How postwar West German democracy was styled through word, image, sound, performance, and gathering
Scholars of democracy long looked to the Federal Republic of Germany as a notable “success story,” a model for how to transition from a violent, authoritarian regime to a peaceable nation of rights. Although this account has been contested since its inception, the narrative has proved resilient—and it is no surprise that the current moment of crisis that Western democracies are experiencing has provoked new interest in how democracies come to be. The Arts of Democratization: Styling Political Sensibilities in Postwar West Germany casts a fresh look at the early years of this fledgling democracy and draws attention to the broad range of ways democracy and the democratic subject were conceived and rendered at this time.
These essays highlight the contradictory and competing impulses that ran through the project to democratize postwar society and cast a critical eye toward the internal biases that shaped the model of Western democracy. In so doing, the contributions probe critical questions that we continue to grapple with today. How did postwar thinkers understand what it meant to be democratic? Did they conceive of democratic subjectivity in terms of acts of participation, a set of beliefs or principles, or perhaps in terms of particular feelings or emotions? How did the work to define democracy and its subjects deploy notions of nation, race, and gender or sexuality? As this book demonstrates, the case of West Germany offers compelling ways to think more broadly about the emergence of democracy. The Arts of Democratization offers lessons that resonate with the current moment as we consider what interventions may be necessary to resuscitate democracy today.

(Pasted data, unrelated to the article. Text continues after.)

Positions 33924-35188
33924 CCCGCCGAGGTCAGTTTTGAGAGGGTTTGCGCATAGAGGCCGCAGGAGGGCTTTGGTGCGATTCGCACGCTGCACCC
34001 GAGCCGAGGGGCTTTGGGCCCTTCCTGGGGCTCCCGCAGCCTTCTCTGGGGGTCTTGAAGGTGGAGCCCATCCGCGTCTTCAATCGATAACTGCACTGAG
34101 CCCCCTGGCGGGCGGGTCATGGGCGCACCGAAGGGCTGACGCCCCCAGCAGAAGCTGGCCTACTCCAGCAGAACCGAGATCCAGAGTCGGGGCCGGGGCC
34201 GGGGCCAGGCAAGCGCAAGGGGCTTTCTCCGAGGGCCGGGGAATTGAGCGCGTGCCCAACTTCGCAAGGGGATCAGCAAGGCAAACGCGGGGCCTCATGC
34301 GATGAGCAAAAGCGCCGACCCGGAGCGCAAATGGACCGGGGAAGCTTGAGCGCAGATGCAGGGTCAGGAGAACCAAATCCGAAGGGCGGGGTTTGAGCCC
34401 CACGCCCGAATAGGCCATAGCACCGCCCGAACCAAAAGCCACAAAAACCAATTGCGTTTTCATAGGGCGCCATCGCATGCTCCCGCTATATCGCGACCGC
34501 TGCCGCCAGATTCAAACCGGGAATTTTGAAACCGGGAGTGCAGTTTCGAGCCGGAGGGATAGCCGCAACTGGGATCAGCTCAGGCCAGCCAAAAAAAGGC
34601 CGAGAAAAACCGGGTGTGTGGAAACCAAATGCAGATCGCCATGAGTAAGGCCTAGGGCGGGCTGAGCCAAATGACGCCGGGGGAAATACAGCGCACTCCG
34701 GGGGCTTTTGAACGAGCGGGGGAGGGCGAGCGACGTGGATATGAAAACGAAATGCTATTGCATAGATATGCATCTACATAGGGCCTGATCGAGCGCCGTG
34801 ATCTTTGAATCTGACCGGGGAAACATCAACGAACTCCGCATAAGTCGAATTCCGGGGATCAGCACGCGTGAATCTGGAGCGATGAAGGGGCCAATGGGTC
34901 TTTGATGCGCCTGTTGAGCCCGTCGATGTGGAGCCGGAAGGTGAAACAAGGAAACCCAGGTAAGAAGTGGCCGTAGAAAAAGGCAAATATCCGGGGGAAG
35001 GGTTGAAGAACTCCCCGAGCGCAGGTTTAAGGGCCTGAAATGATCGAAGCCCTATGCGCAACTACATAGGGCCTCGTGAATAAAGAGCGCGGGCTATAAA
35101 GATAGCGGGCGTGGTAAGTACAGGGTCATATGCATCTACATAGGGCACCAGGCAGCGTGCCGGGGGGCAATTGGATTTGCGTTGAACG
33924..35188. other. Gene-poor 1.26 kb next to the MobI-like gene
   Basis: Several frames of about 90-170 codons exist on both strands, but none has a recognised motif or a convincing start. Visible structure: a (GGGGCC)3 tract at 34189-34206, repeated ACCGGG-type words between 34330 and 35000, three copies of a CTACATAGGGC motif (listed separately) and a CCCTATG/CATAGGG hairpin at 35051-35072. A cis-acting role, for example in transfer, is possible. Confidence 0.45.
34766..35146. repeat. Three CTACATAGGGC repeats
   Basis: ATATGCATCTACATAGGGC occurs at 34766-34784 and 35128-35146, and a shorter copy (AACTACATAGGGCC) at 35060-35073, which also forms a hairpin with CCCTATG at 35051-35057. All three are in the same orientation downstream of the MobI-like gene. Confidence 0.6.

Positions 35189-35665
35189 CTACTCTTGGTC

Jennifer M. Kapczynski is a psychotherapist in private practice in Berkeley, CA and former Associate Professor of German and Film & Media Studies at Washington University in St. Louis.
Caroline A. Kita is Associate Professor of German and Comparative Literature at Washington University in St. Louis.
“The volume represents an exciting selection of case studies and micro-histories that privilege not the large-scale, grand historical vistas of diplomatic history or individual politicians, but the lesser-known (though no less important) matters of radio plays, amateur theater, public discussion fora, book publishing, etc. This emphasis on the ‘minor’ moments within the life of democracy reveals new dimensions of late 1940s and 1950s West Germany.”- Jonathan Wipplinger
—Jonathan Wipplinger, University of Wisconsin-Milwaukee